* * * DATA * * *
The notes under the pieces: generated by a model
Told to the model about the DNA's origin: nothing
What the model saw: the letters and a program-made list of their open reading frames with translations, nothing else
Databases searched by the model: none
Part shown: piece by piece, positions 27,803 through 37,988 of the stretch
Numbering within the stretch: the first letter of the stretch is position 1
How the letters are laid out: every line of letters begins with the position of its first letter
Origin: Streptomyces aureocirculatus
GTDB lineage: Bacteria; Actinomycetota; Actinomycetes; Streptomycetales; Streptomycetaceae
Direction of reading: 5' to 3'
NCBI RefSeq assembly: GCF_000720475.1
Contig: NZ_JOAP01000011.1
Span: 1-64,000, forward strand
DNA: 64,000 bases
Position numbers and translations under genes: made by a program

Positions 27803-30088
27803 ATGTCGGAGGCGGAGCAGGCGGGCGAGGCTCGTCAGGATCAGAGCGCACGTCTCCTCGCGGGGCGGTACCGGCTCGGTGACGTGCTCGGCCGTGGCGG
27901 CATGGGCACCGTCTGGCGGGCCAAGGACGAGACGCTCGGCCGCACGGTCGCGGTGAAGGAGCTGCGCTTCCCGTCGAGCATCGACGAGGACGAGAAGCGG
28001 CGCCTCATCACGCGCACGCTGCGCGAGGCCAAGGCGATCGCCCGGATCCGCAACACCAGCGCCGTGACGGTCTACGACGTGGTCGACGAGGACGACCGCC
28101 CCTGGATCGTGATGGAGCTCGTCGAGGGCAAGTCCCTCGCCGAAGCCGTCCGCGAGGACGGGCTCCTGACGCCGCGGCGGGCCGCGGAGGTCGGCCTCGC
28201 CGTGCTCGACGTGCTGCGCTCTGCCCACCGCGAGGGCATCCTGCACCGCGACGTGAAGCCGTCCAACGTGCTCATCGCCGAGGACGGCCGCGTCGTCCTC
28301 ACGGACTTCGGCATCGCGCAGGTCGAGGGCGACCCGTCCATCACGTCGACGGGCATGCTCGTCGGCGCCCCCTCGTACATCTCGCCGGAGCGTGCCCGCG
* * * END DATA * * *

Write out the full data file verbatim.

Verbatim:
The notes under the pieces: generated by a model
Told to the model about the DNA's origin: nothing
What the model saw: the letters and a program-made list of their open reading frames with translations, nothing else
Databases searched by the model: none
Part shown: piece by piece, positions 27,803 through 37,988 of the stretch
Numbering within the stretch: the first letter of the stretch is position 1
How the letters are laid out: every line of letters begins with the position of its first letter
Origin: Streptomyces aureocirculatus
GTDB lineage: Bacteria; Actinomycetota; Actinomycetes; Streptomycetales; Streptomycetaceae
Direction of reading: 5' to 3'
NCBI RefSeq assembly: GCF_000720475.1
Contig: NZ_JOAP01000011.1
Span: 1-64,000, forward strand
DNA: 64,000 bases
Position numbers and translations under genes: made by a program

Positions 27803-30088
27803 ATGTCGGAGGCGGAGCAGGCGGGCGAGGCTCGTCAGGATCAGAGCGCACGTCTCCTCGCGGGGCGGTACCGGCTCGGTGACGTGCTCGGCCGTGGCGG
27901 CATGGGCACCGTCTGGCGGGCCAAGGACGAGACGCTCGGCCGCACGGTCGCGGTGAAGGAGCTGCGCTTCCCGTCGAGCATCGACGAGGACGAGAAGCGG
28001 CGCCTCATCACGCGCACGCTGCGCGAGGCCAAGGCGATCGCCCGGATCCGCAACACCAGCGCCGTGACGGTCTACGACGTGGTCGACGAGGACGACCGCC
28101 CCTGGATCGTGATGGAGCTCGTCGAGGGCAAGTCCCTCGCCGAAGCCGTCCGCGAGGACGGGCTCCTGACGCCGCGGCGGGCCGCGGAGGTCGGCCTCGC
28201 CGTGCTCGACGTGCTGCGCTCTGCCCACCGCGAGGGCATCCTGCACCGCGACGTGAAGCCGTCCAACGTGCTCATCGCCGAGGACGGCCGCGTCGTCCTC
28301 ACGGACTTCGGCATCGCGCAGGTCGAGGGCGACCCGTCCATCACGTCGACGGGCATGCTCGTCGGCGCCCCCTCGTACATCTCGCCGGAGCGTGCCCGCG